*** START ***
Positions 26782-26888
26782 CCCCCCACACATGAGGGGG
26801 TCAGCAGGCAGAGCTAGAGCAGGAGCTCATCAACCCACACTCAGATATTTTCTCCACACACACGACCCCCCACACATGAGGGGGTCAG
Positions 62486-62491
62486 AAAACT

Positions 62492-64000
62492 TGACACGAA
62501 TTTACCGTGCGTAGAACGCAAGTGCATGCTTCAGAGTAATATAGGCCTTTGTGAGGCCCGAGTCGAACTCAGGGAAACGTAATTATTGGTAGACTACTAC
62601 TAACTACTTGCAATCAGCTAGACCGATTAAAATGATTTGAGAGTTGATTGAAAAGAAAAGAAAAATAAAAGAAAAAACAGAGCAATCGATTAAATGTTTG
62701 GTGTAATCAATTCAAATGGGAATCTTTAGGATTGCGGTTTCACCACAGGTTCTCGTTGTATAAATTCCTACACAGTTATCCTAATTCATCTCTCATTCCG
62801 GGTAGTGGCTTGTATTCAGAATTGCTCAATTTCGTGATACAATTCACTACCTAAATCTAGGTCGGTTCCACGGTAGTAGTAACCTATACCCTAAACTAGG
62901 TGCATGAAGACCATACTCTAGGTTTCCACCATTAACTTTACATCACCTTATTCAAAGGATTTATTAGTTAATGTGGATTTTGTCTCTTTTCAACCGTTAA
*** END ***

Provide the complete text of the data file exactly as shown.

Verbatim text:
Positions 26782-26888
26782 CCCCCCACACATGAGGGGG
26801 TCAGCAGGCAGAGCTAGAGCAGGAGCTCATCAACCCACACTCAGATATTTTCTCCACACACACGACCCCCCACACATGAGGGGGTCAG
Positions 62486-62491
62486 AAAACT

Positions 62492-64000
62492 TGACACGAA
62501 TTTACCGTGCGTAGAACGCAAGTGCATGCTTCAGAGTAATATAGGCCTTTGTGAGGCCCGAGTCGAACTCAGGGAAACGTAATTATTGGTAGACTACTAC
62601 TAACTACTTGCAATCAGCTAGACCGATTAAAATGATTTGAGAGTTGATTGAAAAGAAAAGAAAAATAAAAGAAAAAACAGAGCAATCGATTAAATGTTTG
62701 GTGTAATCAATTCAAATGGGAATCTTTAGGATTGCGGTTTCACCACAGGTTCTCGTTGTATAAATTCCTACACAGTTATCCTAATTCATCTCTCATTCCG
62801 GGTAGTGGCTTGTATTCAGAATTGCTCAATTTCGTGATACAATTCACTACCTAAATCTAGGTCGGTTCCACGGTAGTAGTAACCTATACCCTAAACTAGG
62901 TGCATGAAGACCATACTCTAGGTTTCCACCATTAACTTTACATCACCTTATTCAAAGGATTTATTAGTTAATGTGGATTTTGTCTCTTTTCAACCGTTAA